I'm vaccinated. What's my actual risk of getting COVID-19?

September 14, 2021

In July, the CDC reported that vaccinated people with COVID-19 carried about the same viral load in their noses and throats as unvaccinated people, suggesting that even the vaccinated are at high risk of getting infected and transmitting the virus to others. Indeed, breakthrough infections do occur; however, a newer CDC study conducted in Los Angeles County, California, shows that vaccinated people are five times less likely to become infected and 30 times less likely to become hospitalized than unvaccinated people. 

“The CDC’s latest report shows that unvaccinated people with COVID-19 are nearly 30 times more likely to end up hospitalized as vaccinated people with a breakthrough infection,” says Elizabeth McGraw, head of the Department of Biology, Penn State. “The take-home message from this study is that vaccines are highly protective against serious illness. If you are vaccinated and wearing a mask inside public places, as the CDC recommends, you should feel safe and also confident that you are protecting those around you.”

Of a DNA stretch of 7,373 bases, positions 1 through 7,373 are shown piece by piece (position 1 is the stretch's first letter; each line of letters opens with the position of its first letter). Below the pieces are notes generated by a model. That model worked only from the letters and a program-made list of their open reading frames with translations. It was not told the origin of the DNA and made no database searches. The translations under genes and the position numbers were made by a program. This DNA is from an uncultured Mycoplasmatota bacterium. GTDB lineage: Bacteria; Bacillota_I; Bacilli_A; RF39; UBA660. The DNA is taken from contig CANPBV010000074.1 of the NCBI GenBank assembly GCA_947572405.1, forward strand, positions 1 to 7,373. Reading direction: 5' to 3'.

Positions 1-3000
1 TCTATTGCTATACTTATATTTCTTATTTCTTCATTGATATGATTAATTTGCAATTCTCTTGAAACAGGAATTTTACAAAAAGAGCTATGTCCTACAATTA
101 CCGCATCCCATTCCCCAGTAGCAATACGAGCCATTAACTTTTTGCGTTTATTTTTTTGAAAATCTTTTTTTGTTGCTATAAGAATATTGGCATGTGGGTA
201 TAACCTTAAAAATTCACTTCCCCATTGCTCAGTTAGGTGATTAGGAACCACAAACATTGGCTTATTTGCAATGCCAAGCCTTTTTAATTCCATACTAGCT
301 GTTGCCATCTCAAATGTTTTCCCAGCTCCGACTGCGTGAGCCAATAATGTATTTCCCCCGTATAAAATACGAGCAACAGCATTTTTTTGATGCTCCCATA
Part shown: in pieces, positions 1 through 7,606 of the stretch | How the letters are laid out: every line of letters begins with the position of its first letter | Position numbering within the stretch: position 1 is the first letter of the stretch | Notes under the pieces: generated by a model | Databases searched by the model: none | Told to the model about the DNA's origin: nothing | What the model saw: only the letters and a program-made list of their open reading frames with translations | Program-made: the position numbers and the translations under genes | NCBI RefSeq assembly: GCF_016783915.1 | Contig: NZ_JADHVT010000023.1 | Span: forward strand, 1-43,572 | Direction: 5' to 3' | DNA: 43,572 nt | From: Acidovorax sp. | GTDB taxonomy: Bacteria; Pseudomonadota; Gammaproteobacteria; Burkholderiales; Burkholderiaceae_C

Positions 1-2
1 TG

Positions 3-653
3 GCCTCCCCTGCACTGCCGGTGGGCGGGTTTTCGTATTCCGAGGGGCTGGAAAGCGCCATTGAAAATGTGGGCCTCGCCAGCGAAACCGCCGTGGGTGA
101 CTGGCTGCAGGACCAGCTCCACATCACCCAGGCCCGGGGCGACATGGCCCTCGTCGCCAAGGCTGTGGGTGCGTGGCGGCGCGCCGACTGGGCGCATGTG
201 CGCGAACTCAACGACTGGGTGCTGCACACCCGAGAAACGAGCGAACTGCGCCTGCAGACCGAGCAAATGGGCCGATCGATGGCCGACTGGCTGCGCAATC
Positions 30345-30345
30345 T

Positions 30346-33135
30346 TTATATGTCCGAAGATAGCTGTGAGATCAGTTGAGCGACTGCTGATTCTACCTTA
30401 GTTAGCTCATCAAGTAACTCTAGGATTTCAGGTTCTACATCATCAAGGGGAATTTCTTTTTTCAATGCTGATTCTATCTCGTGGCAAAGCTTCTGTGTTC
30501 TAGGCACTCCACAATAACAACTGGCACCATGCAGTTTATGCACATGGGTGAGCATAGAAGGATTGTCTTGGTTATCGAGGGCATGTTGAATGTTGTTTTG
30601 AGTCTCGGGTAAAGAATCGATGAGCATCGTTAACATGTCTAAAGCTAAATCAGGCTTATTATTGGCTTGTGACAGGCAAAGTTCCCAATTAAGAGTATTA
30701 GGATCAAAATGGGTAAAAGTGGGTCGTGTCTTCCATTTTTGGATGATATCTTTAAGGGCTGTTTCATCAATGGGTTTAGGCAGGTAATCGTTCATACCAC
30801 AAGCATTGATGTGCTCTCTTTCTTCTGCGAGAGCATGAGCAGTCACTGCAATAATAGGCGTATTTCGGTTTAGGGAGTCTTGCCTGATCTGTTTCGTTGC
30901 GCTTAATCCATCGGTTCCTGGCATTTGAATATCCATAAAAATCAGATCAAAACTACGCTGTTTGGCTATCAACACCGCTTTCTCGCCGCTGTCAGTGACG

McGraw notes that the risk of infection for vaccinated people is even lower if they live in a community with high vaccine uptake.

“Breakthrough infections occur more frequently in regions where vaccine uptake is lower in the general population,” McGraw says. “At the Penn State University Park campus, vaccination rates are nearly 88.9% for students living on campus, 94.4% for faculty and 83.3% for nonunion staff. This is impressive, but I would encourage those students and employees who have not yet been vaccinated to do their part to help protect our entire community.”

Last Updated September 15, 2021